The Cyclopedia of New Zealand [Canterbury Provincial District]
Leithfield is twenty-six miles from Christchurch on the North Road. In the old coaching days it had a bank and separate post office, saleyards, stores and hotels. The settlers began to make their homes in the district in the fifties. Owing to the opening of the railway line the traffic was diverted from Leithfield, and the principal business places were removed to Amberley. The old post office building, which was used in the early days, was also taken to Amberley, and now does duty there as a Magistrate's Court. Leithfield has an old Anglican church, which appears to have suffered from earthquakes. It has a school, a blacksmith's shop, a bakery, the shops of several builders, and a store, at which there is a post office. In 1902 the Kowai Road Board built a bridge over the river Kowai at Leithfield, for use in connection with stock and light traffic in time of flood. Leithfield is in the Kowai riding of the Ashley county, and at the census of 1901 it had 298 inhabitants.
Leithfield Post Office was originally established in the early coaching days. For a number of years it was a separate post and telegraph office, but about the year 1882 was closed, and the postal business was conducted in a cottage for about eleven years. Since 1898 the business has been carried on at the local store. The office is connected with Amberley by telephone and mails are received and despatched daily.
Mr. Charles Sydney White. Postmaster and Telephonist at Leithfield, was born in London in 1861. He came to New Zealand with his father, the late Mr. W. W. White, by the ship “Indian Empire,” in 1864. The family settled in Christchurch, where Mr. White, senior, died in the following year. Mr. C. S. White was brought up to mercantile life in Canterbury, and was for eight years in the employment of the Union Shipping Company, in Christchurch. He retired from the service in 1885. Mr. White was farming for six years in the North Island, but returned to Canterbury in 1891. He was then engaged in mercantile life in Christchurch until he took over the Leithfield store, which he has since conducted, in addition to performing the duties of postmaster. Mr. White has also served as a member of the local school committee. He was married, in 1884, to a daughter of Mr. J. Fuller, nurseryman, of Christchurch, and has one son.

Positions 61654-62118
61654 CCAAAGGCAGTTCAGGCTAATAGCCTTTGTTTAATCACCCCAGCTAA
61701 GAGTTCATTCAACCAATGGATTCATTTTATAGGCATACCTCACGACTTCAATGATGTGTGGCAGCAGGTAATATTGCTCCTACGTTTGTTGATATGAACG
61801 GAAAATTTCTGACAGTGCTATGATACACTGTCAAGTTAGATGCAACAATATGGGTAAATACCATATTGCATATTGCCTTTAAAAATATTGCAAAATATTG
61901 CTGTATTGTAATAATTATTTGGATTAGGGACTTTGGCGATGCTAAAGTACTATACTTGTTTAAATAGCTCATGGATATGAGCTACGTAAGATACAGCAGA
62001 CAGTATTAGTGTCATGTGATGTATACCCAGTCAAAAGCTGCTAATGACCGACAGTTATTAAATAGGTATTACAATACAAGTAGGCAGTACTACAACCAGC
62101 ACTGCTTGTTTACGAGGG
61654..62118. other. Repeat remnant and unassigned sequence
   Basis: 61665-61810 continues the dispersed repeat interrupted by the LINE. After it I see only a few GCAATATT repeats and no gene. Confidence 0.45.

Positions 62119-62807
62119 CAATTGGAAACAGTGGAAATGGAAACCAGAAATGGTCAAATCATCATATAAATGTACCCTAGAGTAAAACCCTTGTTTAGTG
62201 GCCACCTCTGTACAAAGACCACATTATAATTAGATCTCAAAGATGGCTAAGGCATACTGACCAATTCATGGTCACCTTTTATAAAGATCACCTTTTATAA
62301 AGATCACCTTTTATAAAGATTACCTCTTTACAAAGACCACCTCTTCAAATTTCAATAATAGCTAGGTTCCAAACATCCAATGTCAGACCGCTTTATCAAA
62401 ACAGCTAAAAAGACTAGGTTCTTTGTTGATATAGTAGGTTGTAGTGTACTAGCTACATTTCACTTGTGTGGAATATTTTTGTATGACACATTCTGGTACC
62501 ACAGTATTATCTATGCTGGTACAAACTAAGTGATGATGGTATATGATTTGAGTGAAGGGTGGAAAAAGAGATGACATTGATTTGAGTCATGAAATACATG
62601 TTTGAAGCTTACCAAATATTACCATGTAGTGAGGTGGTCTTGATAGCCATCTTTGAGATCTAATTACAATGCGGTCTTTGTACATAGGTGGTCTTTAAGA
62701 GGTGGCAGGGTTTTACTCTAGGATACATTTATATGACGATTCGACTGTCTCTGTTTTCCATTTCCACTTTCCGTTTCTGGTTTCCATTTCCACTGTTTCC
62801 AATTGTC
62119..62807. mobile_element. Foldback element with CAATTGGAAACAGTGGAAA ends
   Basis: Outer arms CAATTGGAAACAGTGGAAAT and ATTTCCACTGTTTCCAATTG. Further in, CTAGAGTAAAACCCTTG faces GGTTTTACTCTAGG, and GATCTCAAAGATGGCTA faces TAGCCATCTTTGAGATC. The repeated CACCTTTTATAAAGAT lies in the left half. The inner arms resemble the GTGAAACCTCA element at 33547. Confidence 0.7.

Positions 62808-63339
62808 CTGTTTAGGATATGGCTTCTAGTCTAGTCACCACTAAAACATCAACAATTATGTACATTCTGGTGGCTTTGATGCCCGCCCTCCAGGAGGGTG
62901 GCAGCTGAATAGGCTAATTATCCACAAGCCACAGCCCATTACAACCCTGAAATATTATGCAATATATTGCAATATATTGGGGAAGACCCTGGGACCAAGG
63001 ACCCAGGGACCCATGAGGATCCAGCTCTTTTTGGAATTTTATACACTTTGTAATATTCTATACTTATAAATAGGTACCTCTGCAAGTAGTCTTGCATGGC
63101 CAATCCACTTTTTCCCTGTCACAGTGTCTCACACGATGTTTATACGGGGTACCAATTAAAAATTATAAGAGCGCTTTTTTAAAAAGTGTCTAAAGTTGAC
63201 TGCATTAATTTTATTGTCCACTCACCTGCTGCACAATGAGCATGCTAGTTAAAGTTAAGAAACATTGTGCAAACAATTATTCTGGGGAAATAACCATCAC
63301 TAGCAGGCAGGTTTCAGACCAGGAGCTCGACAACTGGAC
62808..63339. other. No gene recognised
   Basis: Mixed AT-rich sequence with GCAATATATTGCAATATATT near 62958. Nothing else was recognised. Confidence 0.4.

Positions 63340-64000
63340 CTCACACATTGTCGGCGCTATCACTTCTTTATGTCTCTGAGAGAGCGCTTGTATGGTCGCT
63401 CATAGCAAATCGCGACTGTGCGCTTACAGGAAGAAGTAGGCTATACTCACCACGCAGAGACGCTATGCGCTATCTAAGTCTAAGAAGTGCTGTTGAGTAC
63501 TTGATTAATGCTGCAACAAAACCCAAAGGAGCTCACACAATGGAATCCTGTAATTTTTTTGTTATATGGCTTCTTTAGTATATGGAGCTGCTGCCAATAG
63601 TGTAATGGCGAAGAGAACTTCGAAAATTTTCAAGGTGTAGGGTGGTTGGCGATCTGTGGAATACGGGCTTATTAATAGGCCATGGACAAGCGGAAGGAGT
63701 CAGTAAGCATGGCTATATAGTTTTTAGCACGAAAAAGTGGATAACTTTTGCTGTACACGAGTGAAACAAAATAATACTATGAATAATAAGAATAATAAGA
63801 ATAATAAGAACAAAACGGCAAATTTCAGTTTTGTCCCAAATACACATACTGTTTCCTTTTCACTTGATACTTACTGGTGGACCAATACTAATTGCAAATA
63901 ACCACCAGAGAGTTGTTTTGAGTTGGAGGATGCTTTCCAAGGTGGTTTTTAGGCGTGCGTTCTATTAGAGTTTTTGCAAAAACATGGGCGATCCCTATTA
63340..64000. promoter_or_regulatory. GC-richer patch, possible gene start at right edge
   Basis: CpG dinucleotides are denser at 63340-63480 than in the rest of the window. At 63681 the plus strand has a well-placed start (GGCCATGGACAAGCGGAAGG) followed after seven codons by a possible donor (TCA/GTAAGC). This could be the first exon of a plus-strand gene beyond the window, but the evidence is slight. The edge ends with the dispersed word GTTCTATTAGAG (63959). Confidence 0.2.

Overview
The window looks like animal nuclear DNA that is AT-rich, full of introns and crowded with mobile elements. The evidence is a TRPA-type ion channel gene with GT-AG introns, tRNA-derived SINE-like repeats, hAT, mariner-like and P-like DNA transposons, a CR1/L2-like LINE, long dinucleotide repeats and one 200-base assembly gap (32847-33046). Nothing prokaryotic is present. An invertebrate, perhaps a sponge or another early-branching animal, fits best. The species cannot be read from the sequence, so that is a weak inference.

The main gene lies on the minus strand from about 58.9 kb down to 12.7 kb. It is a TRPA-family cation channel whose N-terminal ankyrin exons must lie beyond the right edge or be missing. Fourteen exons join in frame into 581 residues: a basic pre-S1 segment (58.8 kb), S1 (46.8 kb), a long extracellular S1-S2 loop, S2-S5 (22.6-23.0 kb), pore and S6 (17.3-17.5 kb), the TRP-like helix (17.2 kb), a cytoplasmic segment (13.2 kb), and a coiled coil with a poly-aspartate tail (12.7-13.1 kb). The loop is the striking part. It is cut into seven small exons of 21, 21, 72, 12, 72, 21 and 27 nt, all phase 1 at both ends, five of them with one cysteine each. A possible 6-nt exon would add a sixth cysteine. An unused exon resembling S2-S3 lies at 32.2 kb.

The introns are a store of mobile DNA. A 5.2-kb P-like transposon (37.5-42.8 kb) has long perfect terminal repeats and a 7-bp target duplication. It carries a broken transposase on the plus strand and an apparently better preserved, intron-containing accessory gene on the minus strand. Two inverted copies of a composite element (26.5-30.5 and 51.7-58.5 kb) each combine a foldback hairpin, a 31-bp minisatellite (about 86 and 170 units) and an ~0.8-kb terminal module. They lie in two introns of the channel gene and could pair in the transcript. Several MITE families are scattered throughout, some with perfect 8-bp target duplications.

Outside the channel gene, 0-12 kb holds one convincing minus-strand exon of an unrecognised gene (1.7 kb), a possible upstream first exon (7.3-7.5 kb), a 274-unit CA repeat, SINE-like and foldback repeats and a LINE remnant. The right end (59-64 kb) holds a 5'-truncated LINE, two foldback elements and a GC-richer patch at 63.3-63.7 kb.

Leithfield Public School was established in the early seventies. It stands on a three-acre section on The Terrace, and has two class-rooms and two porches, with accommodation for over 100 children. In the middle quarter of 1902 the roll contained fifty-four names, and the average attendance was forty-two. A schoolhouse of nine rooms stands on the property.
Mr. George Anderson, Headmaster of Leithfield Public School, was born in 1868, at Temuka. He served as a pupil teacher at Waitui, and was stationed at Rangitata, and afterwards at Loburn, before being appointed to Leithfield, in 1895. Mr. Anderson was married, in 1890, to a daughter of Mr. T. Thornley, of Waitui, and has five sons.
St. Paul's Anglican Church, Leithfield, was built about the year 1857. It is a composite building of sun-dried bricks and wood, with an iron roof, and has seating accommodation for eighty worshippers. A Sunday school, with thirty-five scholars and three teachers, is held in the church. The vicarage is situated on the Balcairn road, and is a handsome building, surrounded by ornamental grounds and green fields. The vicar, assisted by lay readers, holds services also at Sefton, Balcairn, Ashley, and Loburn.
The Rev. Herbert Edward East. Vicar of Leithfield, was born at Oxford, England. He was educated at the Old Boys' High School and Christ's College, Christchurch; was ordained deacon in 1872, and priest in 1875. For three years prior to the latter date he was stationed at Governor's Bay, and from that year to 1891 at Addington, and was appointed vicar of Leithfield in 1891.
Franks, Francis William Anthony, Baker, Leithfield. Mr. Franks has conducted this business since 1889. The bakery of brick, and house and stable of wood, are erected on part of a three-acre section. From this centre a large business is done with the surrounding districts. Mr. Franks was born in London, in 1844. He learned his business with his father, and came out to Lyttelton by the ship “Zealandia,” in 1858. For six years he was employed in Christchurch, and had two years' experience on the Thames goldfields. Mr. Franks then returned to Christchurch, where he was in business for two years before settling at Leithfield. He has been on the Leithfield school committee for twenty-four years, and has occupied the chair since 1900. Mr. Franks served in several volunteer companies in the early days. He was in the Drum and Fife Band, and was at one time bugler of No. 6 Company. He was married, in 1866, to a daughter of the late Mr. G. Winskill, of Amberley, and has had ten daughters and four sons. One son and two daughters have died.
Mr. and Mrs F. W. A. Franks.
Parker, Joseph. Builder. Leithfield. Mr. Parker was born at Woolwich, in 1862, and at the age of two years accompanied his parents to Lyttelton in the ship “Captain Cook.” The family settled in 1872 at Leithfield, where Mr. Parker was apprenticed to Mr. D. Shaw, builder, and has carried on business on his own account since 1886. He has been connected with the Loyal Leithfield Lodge of Oddfellows since 1887, and has been twice through the chairs.